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Clients' preference for cueing instrument and style in music therapy




Liu, Bolin, author
LaGasse, Ashley Blythe, advisor
Knight, Andrew, advisor
Choi, Eunhee, committee member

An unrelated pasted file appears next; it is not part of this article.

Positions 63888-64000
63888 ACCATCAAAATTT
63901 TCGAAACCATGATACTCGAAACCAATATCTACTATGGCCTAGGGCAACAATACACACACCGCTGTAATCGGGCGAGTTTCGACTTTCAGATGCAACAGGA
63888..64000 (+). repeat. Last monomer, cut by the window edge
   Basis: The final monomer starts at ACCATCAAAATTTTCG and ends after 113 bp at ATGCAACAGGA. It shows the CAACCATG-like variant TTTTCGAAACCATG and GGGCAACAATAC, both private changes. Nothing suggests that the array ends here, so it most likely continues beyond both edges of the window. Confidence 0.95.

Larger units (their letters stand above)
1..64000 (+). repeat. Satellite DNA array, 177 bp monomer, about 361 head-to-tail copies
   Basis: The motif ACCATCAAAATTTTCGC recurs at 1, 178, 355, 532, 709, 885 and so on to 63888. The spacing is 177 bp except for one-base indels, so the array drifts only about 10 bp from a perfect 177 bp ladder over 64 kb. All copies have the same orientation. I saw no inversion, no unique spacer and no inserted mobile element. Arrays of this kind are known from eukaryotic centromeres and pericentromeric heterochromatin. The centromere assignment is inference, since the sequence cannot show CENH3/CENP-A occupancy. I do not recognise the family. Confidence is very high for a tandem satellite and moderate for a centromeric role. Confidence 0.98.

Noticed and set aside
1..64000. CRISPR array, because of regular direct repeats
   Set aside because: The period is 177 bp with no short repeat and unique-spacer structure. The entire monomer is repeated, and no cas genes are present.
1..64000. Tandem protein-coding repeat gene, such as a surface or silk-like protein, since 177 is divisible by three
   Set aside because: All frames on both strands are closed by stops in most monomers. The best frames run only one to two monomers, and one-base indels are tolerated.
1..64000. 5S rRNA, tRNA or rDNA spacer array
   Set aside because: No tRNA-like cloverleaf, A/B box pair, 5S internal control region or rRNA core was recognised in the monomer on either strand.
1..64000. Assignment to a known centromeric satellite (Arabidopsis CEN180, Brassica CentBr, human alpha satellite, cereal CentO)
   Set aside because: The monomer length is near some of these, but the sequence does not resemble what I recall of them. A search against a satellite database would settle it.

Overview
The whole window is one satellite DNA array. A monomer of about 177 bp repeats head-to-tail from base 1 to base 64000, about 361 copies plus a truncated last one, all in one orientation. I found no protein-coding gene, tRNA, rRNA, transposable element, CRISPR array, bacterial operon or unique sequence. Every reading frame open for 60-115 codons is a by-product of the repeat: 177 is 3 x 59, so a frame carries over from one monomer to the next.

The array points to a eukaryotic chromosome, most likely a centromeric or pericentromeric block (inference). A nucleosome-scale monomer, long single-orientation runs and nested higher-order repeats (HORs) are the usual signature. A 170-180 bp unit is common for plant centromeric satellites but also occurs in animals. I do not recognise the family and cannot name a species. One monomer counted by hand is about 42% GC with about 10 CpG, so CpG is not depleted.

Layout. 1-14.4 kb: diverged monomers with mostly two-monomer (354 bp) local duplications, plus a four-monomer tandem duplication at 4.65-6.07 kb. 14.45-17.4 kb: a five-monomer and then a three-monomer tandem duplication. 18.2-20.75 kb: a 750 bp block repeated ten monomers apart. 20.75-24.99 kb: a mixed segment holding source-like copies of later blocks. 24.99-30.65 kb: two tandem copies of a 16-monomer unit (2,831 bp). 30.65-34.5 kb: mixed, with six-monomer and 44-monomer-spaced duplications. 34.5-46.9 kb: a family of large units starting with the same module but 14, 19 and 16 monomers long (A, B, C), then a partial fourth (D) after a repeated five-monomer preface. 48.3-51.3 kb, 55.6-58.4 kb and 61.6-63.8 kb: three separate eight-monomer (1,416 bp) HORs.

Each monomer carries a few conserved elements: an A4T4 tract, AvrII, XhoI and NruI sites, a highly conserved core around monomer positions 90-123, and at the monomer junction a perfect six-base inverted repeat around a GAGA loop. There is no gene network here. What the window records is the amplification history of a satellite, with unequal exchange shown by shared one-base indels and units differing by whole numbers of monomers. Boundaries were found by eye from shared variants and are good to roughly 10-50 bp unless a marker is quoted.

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Music therapists use different types of cueing instruments (piano, guitar, or autoharp) to facilitate functional outcomes. However, no research has been done to investigate client preference for the facilitation instrument. This study investigated clients' preference for cueing instrument and their perception of how well the music helped them move. The 15 participants were all adults aged 50 and older who participate in music therapy motor rehabilitation groups. Participants completed the responsive survey with some quasi-convenience sampling, and the researcher played six videos that demonstrated cueing with three different instruments (piano, guitar, and autoharp) in two different styles: patterned sensory enhancement (PSE) cueing and simple accompaniment cueing. In the videos, the researcher demonstrated a simple motor movement that is cued with music played on one of the three instruments and in one of the two styles (a total of six conditions). Participants were asked to follow the movements and then answered questions about their instrument preference and their perception of how well the music helped them move. Fifteen participants completed the survey. Based on the data collected, the researcher found that most participants indicated that they felt that the music helped them to move. This may be because different instruments and cueing styles have similar effects on participants or some participants may not perceive any differences between different instruments and cueing styles. Therefore, music was generally acceptable for these participants; however, music therapists should consult with the individual client to learn more about their perception of the music and how they feel it is helping to facilitate their outcomes. Further recommendations include recruiting a larger sample size, counterbalancing the order of the videos, and collecting data on measures of motor movement.


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